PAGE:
Surfactants are molecules where molar amounts ethylene and/or propylene oxides are added to a carbon backbone thus imparting water sensitivity to that molecule.  Hence, the more ethylene or propylene oxide placed on the carbon backbone, the more water-soluble the molecule becomes.   Therefore, it stands to reason that the amount of the above oxides will determine the function of the molecule in a metalworking fluid.  

The HLB is a numerical system ranging from 1 to currently 30 (perhaps higher).  This numerical system is a guide to the oil and water solubility of a given surfactant or surfactant series.  For instance, if a Surfactant has an HLB=1 it is considered very oil soluble however a surfactant with an HLB=15 is considered to be water-soluble.

How does this relate to formulating? Depending on what emulsion particle size the formulator is looking for he will balance his surfactant system this way:

  Description HLB Range Emulsion
1 No Emulsion 1-4 None
2 Poor Emulsion 3-6 Water into Oil Emulsions
3 Milky Emulsion after vigorous agitation 6-8 Water into Oil Emulsions
4 Stable Milky Emulsion  8-10 Oil into water Emulsions
5 Translucent to Clear Emulsion  10-13 Oil into water Emulsions
6 Clear Emulsion 13+ Oil into water Emulsions

Blending Surfactants for HLB
Surfactants are very versatile molecules.  So much so that in any metal working fluid you could fine more than one each one giving the formulator some part of the desirable properties they seek.  Let’s explore how this works:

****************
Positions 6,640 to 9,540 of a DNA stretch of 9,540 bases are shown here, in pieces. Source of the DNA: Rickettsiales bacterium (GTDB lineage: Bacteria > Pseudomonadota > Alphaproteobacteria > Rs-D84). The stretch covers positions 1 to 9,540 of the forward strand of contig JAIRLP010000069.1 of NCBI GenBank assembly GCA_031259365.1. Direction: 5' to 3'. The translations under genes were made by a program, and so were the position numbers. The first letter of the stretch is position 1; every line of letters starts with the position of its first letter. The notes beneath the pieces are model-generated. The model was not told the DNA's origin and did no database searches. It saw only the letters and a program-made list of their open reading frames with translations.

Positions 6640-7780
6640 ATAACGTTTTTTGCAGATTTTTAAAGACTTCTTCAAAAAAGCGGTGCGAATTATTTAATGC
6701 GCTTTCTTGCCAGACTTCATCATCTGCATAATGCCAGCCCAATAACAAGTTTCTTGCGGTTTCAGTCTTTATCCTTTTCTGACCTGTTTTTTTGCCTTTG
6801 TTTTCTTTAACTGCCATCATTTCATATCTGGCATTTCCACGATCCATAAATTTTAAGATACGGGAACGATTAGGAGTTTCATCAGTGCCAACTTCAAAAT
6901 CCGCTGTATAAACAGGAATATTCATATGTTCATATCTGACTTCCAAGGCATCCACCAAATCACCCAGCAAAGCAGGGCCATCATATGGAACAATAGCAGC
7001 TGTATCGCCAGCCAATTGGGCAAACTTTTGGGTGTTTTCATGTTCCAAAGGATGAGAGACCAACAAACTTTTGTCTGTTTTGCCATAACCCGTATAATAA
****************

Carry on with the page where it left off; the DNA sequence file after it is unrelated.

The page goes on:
Given: A metalworking fluid formulation where an HLB of 8 is necessary to yield a satisfactory emulsion.  However, a surfactant with an HLB value of 8 interferes with the function of another additive. 

This is a typical problem the formulator faces everyday.  The solution is to blend 2 surfactants of known HLB, one high, and one low, to an HLB of 8.  Using the following equation:

HLB desired =(% surfactant A)*(HLB Surfactant A) +(% surfactant B)*(HLB Surfactant B)

Lets look at a real world problem, as I said in the given a single surfactant with an HLB of 8 is not acceptable.  However, if a blend of surfactants having an HLB value of 3 and 10 respectively yields the results you want then this is the way to proceed.  Here’s how:


That the level of Surfactant in the fluid must be no greater then 10 %
We will use Surfactants with HLB’s equal to 3 & 10 to equal 8.


8= (X * 10) + ((1-X)*3)
8= 10X + 3-3X
8-3= 7X + 3-3
5= 7X

Therefore,  29 % Surfactant HLB= 3 and 71 % Surfactant
                 HLB= 10

Which gives a formulation amount of:

2.9 % Surfactant HLB=3
7.1 % Surfactant HLB= 10

Again, a broad-brush approach.  The formulator can adjust the amounts to fine-tune the formulation. 
I hope to see all of our readers at the STLE Annual Meeting in Orlando Florida May 20 – 24.  I’ll be at the crystal booth so please stop by and say hi (I may try to sell you some antifoam, but hey).  As always if I can be of any help please feel free to e-mail me at the magazine.  Good Luck!

All Best